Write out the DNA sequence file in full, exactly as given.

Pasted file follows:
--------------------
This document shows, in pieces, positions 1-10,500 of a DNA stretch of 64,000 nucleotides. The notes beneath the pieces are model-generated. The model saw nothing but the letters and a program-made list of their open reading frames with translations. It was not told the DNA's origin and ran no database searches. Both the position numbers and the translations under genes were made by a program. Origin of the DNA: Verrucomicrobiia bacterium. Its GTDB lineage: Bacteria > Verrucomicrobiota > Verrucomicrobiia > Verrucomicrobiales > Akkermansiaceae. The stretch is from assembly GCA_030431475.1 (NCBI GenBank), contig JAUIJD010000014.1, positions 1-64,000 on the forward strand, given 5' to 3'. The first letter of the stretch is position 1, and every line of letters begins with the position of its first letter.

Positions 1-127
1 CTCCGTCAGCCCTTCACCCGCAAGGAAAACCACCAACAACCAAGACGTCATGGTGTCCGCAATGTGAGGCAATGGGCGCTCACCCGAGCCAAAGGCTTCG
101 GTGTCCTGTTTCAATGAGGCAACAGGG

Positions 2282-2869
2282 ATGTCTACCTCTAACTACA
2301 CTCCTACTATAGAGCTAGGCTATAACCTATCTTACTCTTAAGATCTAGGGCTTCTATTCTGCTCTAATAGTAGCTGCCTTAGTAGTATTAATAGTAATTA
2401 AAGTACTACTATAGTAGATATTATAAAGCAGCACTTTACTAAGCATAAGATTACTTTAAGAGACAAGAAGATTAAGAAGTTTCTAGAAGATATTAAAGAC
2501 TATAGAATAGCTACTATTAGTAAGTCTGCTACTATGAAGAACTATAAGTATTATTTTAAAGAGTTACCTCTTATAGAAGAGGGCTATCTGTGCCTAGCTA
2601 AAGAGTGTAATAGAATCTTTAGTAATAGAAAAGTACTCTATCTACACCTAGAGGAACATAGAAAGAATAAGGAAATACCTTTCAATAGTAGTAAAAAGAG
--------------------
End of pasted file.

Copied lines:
This document shows, in pieces, positions 1-10,500 of a DNA stretch of 64,000 nucleotides. The notes beneath the pieces are model-generated. The model saw nothing but the letters and a program-made list of their open reading frames with translations. It was not told the DNA's origin and ran no database searches. Both the position numbers and the translations under genes were made by a program. Origin of the DNA: Verrucomicrobiia bacterium. Its GTDB lineage: Bacteria > Verrucomicrobiota > Verrucomicrobiia > Verrucomicrobiales > Akkermansiaceae. The stretch is from assembly GCA_030431475.1 (NCBI GenBank), contig JAUIJD010000014.1, positions 1-64,000 on the forward strand, given 5' to 3'. The first letter of the stretch is position 1, and every line of letters begins with the position of its first letter.

Positions 1-127
1 CTCCGTCAGCCCTTCACCCGCAAGGAAAACCACCAACAACCAAGACGTCATGGTGTCCGCAATGTGAGGCAATGGGCGCTCACCCGAGCCAAAGGCTTCG
101 GTGTCCTGTTTCAATGAGGCAACAGGG

Positions 2282-2869
2282 ATGTCTACCTCTAACTACA
2301 CTCCTACTATAGAGCTAGGCTATAACCTATCTTACTCTTAAGATCTAGGGCTTCTATTCTGCTCTAATAGTAGCTGCCTTAGTAGTATTAATAGTAATTA
2401 AAGTACTACTATAGTAGATATTATAAAGCAGCACTTTACTAAGCATAAGATTACTTTAAGAGACAAGAAGATTAAGAAGTTTCTAGAAGATATTAAAGAC
2501 TATAGAATAGCTACTATTAGTAAGTCTGCTACTATGAAGAACTATAAGTATTATTTTAAAGAGTTACCTCTTATAGAAGAGGGCTATCTGTGCCTAGCTA
2601 AAGAGTGTAATAGAATCTTTAGTAATAGAAAAGTACTCTATCTACACCTAGAGGAACATAGAAAGAATAAGGAAATACCTTTCAATAGTAGTAAAAAGAG